BMW also said its operating profit rose 21% to 1.66 billion marks from 1.37 billion marks in 1995. Last week the company posted an 18% rise in net income to 820 million marks. BMW noted that it prepared its 1996 earnings by division using International Accounting Standards, although it continues to use DVFA methods to calculate its per-share earnings.
Many large German companies have over the past year or so adopted the more transparent IAS or even stricter U.S. Generally Accepted Accounting Principals for their full accounting. BMW Chief Financial Officer Volker Doppelfeld said the company won't fully adopt IAS until 'they have been revised and can be applied to the group's financial statements with discharging effect.'
BMW said its net income in 1996 saw no strong impact from foreign exchange rates. It noted that in the dollar area, differences have been largely smoothed out through its auto production in Spartenburg, South Carolina. Higher earnings from the rise in other European currencies versus the Deutsche mark were offset by declining earnings at the Rover group for exchange rate reasons, it added.
 Germany shows a mixed inflation pictureThe German economy produced a mixed picture of inflation, as import prices hit their highest level in six years, but consumer prices in two major states declined on a monthly basis.
The Federal Statistics Office in Bonn said import prices in February rose 0.5% on the month and 3% on the year, spurred on by a strong dollar and higher coffee prices. In January, import prices had risen 1% on the month and 2.6% on the year.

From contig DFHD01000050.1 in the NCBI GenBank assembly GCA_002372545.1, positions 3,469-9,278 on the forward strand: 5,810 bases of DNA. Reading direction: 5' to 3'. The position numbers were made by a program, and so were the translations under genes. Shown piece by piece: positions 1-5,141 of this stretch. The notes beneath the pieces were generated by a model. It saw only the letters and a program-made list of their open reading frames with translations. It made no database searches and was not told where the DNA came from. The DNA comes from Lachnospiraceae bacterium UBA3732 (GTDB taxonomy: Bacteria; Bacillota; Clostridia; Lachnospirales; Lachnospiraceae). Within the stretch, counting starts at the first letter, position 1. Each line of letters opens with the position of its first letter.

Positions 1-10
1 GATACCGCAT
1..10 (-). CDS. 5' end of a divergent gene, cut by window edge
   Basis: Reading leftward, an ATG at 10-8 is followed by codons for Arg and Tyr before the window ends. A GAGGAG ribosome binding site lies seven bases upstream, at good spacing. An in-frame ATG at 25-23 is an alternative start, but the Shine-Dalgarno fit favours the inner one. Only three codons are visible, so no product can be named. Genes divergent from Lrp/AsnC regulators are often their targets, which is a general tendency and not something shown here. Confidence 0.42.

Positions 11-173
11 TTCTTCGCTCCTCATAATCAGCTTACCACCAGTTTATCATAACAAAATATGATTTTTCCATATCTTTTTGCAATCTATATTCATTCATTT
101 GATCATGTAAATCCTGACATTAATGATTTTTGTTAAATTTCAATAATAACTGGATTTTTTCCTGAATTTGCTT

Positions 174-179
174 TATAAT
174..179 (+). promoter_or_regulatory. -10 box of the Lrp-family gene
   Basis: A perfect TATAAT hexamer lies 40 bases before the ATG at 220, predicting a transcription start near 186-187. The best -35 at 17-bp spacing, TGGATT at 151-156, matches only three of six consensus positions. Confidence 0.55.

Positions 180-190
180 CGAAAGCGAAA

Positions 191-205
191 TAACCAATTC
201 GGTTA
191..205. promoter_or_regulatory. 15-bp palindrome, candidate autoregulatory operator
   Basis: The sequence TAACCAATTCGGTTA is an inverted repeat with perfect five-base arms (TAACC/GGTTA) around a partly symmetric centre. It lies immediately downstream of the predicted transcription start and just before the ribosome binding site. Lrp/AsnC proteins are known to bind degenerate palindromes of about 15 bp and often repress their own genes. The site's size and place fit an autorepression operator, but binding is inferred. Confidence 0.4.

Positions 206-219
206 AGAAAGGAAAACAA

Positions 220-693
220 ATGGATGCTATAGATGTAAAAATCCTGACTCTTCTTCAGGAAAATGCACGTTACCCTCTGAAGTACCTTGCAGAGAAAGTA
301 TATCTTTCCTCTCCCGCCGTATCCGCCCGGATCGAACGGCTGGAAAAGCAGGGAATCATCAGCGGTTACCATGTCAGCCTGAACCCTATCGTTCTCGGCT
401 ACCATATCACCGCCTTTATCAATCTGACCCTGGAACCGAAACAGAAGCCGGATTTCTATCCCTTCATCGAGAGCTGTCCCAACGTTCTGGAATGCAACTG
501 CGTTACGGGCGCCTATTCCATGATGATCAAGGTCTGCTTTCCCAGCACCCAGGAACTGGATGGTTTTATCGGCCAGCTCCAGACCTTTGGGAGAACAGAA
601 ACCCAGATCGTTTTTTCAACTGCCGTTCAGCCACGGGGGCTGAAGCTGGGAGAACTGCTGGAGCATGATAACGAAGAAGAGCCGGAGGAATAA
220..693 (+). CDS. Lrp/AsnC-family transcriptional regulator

That was slightly higher than economists' expectations of 2.9% for the year and 0.3% for the month. The last time import prices-an indication of inflation trends-were this high was in July 1991, when prices rose 3.3% on the year.
Since then, import prices had been declining until the dollar's recent surge against the Deutsche mark. 'There could also be other reasons behind it, but the dollar exchange rate is playing a considerable role,' a statistics office official said.
Import prices for coffee rose 26% from January, the statistics office said. Import prices for non-ferrous metals and precious metals rose 5.6% on the month. Meanwhile, import prices of heating oil fell 11% from January. In February from the previous month.
Meanwhile, the western states of Baden-Wuerttemberg and Hesse showed a decline in their consumer prices. Prices in Baden-Wuerttembert fell 0.2% in the month to mid-March and rose 1.4% from a year ago, the state statistics office in Stuttgart said.
In Hesse, inflation slowed to 0.1% from the previous month and rose 1.4% on the year, the state statistics office in Wiesbaden said. The pace of inflation in both states is lower than economists' expectations of an overall March western German inflation rate unchanged on the month and up 1.7% on the year.
 P&O restructuring proceeds ahead of schedule, but costs will hold down 1997 earningsPeninsular & Oriental Steam Navigation said its restructuring is progressing faster than expected but the chairman warned that costs will hold back 1997 earnings.
The UK shipping and construction firm said 1996 pretax profit rose 3.9% to £332.8 million ($532.5 million) as rising profits from the cruises, property and Bovis Homes divisions offset reduced contributions from container shipping and ferries.